Here is a taste:
JUNTO: Tell us about the work that you do. How does it relate—or not relate—to the research you undertook in your doctoral studies?
KENNETH MINKEMA: I completed doctoral studies at the University of Connecticut in 1988, having completed a dissertation on—what else—Edwards. But more precisely, I wrote on the Edwards family as a ministerial dynasty in eighteenth-century New England (think Middlekauff on the Mathers and Nagel on the Adamses, prominent multi-generational family studies that appeared at that time).
Since then, I have come to be responsible for nearly all of the activities of a major historical papers and digital humanities project. The Yale Edwards Edition is venerable, going back to the 1950s, when a multivolume series was begun by a team of editors under the direction of Harvard’s Perry Miller and published by Yale Press.T hat series, 26 volumes, was completed in 2008. Out of the Edition’s offices the Jonathan Edwards Center was created to support research, education and publication in Edwards Studies and related fields. In the process, we became a digital humanities project as well, digitizing all of the printed volumes as well as supplemental born-digital sources that amount to nearly 100,000 pages. So, while we perform all of the functions of a research center, assisting scholars, students and others, and coordinating several outreach initiatives, we are also still transcribing and editing texts by Edwards and documents that relate to his life and legacy.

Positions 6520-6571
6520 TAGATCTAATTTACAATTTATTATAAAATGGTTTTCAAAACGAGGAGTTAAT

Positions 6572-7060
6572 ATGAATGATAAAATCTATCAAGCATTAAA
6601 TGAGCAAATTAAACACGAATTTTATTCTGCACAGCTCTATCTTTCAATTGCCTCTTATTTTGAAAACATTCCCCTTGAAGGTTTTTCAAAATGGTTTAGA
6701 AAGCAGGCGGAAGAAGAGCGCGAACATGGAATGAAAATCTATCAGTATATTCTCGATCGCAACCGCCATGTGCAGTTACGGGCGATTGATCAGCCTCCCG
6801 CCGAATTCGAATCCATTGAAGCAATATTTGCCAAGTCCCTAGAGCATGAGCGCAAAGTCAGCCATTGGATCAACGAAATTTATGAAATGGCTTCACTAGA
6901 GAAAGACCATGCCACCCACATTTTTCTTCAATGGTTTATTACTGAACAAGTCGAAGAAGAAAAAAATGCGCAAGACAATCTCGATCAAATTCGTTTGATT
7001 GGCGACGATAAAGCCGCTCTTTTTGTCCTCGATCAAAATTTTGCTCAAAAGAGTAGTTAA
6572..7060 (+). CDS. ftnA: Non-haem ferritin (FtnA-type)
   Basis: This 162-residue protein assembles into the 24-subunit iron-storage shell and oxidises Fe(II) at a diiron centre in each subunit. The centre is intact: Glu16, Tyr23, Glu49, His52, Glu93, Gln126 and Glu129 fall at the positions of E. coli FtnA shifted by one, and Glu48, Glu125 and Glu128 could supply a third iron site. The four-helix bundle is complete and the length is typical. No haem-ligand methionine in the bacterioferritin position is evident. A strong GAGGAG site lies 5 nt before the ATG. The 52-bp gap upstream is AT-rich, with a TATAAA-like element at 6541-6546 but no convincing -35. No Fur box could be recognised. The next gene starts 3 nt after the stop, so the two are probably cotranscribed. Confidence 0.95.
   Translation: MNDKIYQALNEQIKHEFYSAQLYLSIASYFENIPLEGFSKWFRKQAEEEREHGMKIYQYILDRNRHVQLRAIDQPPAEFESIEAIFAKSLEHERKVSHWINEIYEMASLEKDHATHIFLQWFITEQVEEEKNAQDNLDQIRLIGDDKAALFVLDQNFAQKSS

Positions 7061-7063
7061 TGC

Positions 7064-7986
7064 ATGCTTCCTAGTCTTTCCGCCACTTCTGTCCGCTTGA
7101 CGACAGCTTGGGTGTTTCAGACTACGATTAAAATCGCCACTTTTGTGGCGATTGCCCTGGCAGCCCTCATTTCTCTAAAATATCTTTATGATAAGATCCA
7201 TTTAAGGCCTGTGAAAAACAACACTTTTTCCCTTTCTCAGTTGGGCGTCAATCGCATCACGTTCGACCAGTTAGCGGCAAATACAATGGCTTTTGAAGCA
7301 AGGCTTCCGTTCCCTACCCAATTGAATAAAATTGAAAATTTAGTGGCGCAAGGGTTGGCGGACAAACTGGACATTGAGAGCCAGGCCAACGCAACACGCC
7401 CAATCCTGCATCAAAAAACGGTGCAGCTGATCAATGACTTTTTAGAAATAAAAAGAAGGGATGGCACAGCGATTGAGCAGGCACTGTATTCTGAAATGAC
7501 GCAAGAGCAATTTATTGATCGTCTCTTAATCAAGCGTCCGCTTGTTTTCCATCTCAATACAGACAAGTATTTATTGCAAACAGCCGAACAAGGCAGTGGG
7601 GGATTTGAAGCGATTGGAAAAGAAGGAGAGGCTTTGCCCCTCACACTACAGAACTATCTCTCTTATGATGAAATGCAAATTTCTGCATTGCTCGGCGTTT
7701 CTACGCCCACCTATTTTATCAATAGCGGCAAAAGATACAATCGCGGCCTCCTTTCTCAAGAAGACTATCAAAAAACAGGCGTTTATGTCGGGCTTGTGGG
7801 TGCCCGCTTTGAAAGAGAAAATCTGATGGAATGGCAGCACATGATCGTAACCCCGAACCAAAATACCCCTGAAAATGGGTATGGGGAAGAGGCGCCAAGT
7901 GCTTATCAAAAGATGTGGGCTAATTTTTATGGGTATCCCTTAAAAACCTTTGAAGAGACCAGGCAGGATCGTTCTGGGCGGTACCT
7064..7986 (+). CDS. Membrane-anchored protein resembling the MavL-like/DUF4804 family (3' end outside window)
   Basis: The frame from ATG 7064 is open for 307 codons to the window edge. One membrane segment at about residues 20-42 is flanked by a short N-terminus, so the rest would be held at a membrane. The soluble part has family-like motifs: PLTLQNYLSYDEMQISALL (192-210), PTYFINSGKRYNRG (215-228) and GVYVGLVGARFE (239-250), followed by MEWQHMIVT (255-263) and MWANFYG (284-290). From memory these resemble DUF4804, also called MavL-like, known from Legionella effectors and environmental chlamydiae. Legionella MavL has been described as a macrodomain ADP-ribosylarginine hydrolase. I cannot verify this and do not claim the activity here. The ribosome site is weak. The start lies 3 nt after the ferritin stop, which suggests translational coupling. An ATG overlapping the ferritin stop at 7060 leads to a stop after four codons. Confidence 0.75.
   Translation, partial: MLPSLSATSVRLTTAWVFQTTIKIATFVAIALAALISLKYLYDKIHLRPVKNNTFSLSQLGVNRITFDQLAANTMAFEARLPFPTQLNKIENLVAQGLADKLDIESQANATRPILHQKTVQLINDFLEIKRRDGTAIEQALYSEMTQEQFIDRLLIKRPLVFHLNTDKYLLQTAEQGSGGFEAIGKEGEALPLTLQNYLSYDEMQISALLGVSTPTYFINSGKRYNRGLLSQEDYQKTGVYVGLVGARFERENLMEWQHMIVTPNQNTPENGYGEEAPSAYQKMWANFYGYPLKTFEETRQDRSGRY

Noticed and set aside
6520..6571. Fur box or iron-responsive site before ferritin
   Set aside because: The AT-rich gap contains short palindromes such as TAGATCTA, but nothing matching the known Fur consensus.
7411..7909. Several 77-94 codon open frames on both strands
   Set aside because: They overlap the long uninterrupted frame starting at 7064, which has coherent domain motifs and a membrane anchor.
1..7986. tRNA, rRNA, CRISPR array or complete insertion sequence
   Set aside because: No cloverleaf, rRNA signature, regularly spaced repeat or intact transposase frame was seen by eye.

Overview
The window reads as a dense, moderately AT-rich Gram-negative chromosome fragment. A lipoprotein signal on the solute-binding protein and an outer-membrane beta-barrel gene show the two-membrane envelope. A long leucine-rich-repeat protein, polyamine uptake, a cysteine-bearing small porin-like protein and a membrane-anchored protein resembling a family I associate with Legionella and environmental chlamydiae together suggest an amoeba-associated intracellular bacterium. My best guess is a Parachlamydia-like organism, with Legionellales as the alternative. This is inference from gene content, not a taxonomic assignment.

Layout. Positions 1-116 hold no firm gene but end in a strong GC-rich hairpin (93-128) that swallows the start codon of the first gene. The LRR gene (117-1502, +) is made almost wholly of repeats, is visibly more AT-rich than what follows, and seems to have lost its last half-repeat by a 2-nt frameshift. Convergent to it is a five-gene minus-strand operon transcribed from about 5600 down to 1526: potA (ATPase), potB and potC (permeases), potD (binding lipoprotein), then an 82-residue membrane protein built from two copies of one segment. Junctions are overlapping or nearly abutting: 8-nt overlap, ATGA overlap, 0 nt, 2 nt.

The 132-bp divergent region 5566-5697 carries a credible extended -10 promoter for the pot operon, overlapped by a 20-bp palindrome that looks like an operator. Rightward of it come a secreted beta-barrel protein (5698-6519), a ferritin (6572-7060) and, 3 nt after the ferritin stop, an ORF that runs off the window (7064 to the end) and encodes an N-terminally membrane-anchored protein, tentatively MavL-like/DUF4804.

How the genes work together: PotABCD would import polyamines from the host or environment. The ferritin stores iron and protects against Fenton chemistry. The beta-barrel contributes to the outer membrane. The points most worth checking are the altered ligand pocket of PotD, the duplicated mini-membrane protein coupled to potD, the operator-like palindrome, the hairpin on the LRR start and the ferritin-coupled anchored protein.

JUNTO: What was the journey after graduate school like for you? Can you reflect on some of the choices you confronted when you made the decision to work with for — and later lead — the Jonathan Edwards Center?
MINKEMA: Following doctoral studies, I adjuncted for one year, teaching classes at UConn and at University of Hartford. Meanwhile, my mentor and long-time friend Harry (Skip) Stout, who had become part of the Yale faculty the previous year, joined the board of the Edwards Works, eventually becoming the General Editor (so he’s technically the “leader,” while I’m the managing editor). When the project received its first multi-year grant, enabling it to establish a central office for the first time at Yale Divinity School, Skip put my name forward and I was hired, beginning in 1989. (I arrived a couple of days before a tornado hit downtown New Haven, tearing right up Prospect Street in front of the Divinity School; I recall stepping over downed power lines and trees on my walk home, and of course electricity was out for days. Welcome to New Haven!)
Over the years, and especially early on, I applied for and have been recruited for other positions, but I made the decision to remain with the Edwards project, because I felt a real sense of purpose there. It has become my life’s work, my vocation or calling. I feel very fortunate to have found just the right niche for myself, in which I love what I do. Not many people get to realize that. But I owe that to the advice and support of many people (not least of all my wife, Lori).
Read the entire interview here.